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      [6.6.06] [Andrew Gallix]
    GHOSTING AROUND: AN INTERVIEW WITH TONY O'NEILL
    Drug memoirs are a bore. In the main, they smack (you see what I've just done there?) of cliched fodder to feed middle class fascination with the stricken street. Dirt in this context is a credential of reality. But I, well, dig Digging the Vein, the first book from Tony O'Neill, a fictionalised account of his LA drug hell. Why? Because it's more than a standard narcotics saga. With its unfastidious relish for honesty and life, Tony's book is pop writing at its best -- and good pop writing alters the way people interpret the world, illustrating new experiences, the possibilities all around, be they sex, drugs, travel, whatever. Digging the Vein has the quality of speed, tension and motion shared by every good rock song. Tony drives a fast car to the edge of the world -- on the wrong side of the road. Yeah. He burrows ever deeper into the city dweller's subterranean, neon-struck life. He roams the city's black heart, trying to set it right. To fix it. To fix himself. Dig?

    Tony hails from Blackburn, Lancashire, and in the 90s found himself in LA after embarking on a disastrous marriage to a local girl. His book charts the quick disintegration of that relationship and the slide into a dark pall which characterises addiction in the USA. In Digging the Vein people party, move around, get evicted, become homeless, steal, get beaten up by the cops, try desperately to cop, do drugs, sell drugs, beat other people up, cheat, steal, OD, walk barefoot in the blistering LA heat to get more drugs, discover beatitude, get stuff, lose stuff, fail, have breakdowns, take more drugs. Then, it's all downhill from there. What happens to Tony carries him to places he doesn't know.

    "I actually wrote the book in London, after I had returned from LA," says Tony. "I was on a methadone programme and I was just hanging around. Doing a bit of work here or there, some political activism -- drug user rights, that kind of thing. I'd given up on writing altogether, lugging around an old laptop full of notes and ideas but it made me sick to even think about writing this stuff down. But when I started detox from methadone, I started dreaming about past events, having perfect recall of some of the stuff that had happened in LA. Really terrible things, it was like my mind was out to destroy me by dredging up the most horrendous scenes and images: bringing people to the hospital after they'd overdosed, getting hassled by the cops outside the hospital, sleeping in cars, stuff that I hadn't thought about for a while. And to prevent me from either going insane or starting up on heroin again I had to write it all down."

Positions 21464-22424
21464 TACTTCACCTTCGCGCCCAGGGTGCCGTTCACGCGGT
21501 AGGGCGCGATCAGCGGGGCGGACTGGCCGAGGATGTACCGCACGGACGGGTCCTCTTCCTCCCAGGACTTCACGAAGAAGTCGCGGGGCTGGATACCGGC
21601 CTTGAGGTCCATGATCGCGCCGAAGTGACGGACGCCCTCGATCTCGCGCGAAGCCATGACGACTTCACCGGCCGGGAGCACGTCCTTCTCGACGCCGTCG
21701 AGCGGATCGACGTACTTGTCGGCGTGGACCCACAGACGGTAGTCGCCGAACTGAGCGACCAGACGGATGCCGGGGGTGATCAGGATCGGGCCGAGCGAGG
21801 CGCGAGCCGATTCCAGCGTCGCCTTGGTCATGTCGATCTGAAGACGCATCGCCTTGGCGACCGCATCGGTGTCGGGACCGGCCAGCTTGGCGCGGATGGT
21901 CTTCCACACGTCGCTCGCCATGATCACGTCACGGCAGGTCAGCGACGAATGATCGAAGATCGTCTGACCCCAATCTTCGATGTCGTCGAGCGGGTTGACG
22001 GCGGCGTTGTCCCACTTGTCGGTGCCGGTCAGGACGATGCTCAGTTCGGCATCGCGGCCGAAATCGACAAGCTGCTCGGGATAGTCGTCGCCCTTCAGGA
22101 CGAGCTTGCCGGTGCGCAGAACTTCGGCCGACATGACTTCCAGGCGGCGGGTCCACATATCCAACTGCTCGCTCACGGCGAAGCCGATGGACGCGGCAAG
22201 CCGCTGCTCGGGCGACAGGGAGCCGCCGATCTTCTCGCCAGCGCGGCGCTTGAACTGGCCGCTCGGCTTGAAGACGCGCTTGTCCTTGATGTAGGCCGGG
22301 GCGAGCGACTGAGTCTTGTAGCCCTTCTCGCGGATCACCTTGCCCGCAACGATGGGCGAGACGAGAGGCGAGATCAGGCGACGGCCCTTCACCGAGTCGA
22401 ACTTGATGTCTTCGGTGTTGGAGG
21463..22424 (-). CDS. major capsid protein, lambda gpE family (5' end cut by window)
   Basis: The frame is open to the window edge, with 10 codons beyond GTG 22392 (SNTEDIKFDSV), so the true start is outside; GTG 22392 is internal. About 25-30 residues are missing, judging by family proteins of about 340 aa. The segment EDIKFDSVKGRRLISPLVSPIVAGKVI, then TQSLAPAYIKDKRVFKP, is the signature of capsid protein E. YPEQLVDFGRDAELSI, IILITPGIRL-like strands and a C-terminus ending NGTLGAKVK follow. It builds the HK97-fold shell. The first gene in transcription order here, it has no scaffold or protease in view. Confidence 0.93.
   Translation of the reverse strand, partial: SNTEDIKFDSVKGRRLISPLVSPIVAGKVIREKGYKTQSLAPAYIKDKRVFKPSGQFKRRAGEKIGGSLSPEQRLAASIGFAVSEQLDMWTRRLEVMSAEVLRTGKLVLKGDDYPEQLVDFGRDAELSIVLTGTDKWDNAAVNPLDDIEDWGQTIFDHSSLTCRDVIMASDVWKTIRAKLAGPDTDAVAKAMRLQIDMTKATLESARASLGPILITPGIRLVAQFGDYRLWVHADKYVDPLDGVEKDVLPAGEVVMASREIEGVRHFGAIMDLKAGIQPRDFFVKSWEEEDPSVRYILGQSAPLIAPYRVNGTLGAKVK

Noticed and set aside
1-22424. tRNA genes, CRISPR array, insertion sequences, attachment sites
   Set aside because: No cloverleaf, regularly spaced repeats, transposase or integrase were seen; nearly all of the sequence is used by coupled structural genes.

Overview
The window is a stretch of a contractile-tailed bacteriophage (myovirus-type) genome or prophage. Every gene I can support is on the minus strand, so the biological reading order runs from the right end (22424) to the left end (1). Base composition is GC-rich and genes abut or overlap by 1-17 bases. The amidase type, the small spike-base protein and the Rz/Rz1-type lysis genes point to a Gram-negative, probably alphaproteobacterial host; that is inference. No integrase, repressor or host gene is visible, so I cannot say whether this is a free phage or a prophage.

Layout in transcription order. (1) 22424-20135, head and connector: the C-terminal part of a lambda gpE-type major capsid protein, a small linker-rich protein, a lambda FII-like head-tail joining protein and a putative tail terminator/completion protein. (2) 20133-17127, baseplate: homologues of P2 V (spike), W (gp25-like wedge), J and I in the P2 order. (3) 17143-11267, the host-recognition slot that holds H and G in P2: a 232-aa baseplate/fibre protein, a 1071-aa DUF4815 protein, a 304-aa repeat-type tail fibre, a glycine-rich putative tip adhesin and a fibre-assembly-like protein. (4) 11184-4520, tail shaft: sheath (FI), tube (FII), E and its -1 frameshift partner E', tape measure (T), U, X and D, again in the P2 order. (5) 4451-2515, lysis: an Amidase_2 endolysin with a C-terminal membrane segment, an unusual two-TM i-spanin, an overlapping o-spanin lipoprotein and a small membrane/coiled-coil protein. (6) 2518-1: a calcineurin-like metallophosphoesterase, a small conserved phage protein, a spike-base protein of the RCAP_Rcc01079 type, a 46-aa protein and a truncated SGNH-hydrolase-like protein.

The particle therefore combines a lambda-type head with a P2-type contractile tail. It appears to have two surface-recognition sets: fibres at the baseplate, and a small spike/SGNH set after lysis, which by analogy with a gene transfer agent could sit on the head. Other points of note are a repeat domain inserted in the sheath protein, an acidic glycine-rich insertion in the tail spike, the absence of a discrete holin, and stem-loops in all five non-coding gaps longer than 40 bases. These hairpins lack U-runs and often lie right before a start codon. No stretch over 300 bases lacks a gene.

Tony has an ability to infuse dramatic significance into dreadful moments of his own life without being bathetic or sentimental. In fact, thoughts occasionally seem frozen and insights benumbed with the underlying banality of blank effect.

    "The whole tone of the book is about trying to capture the feeling of being on heroin," Tony explains. "It's quite an unemotional, detached place. I really wanted to convey the frame of mind that allows you to think, when someone is turning blue: 'Well, if he dies, where am I going to hide the body?'"

    These are hurried visits to scenes of violence and despair, but Tony's viewpoint is never that of a victim. Some people have a need to be underdogs, you can hear it in the gloat with which they detail their misfortunes. Tony, however, does not crave sympathy, and he is unapologetic about his drug use.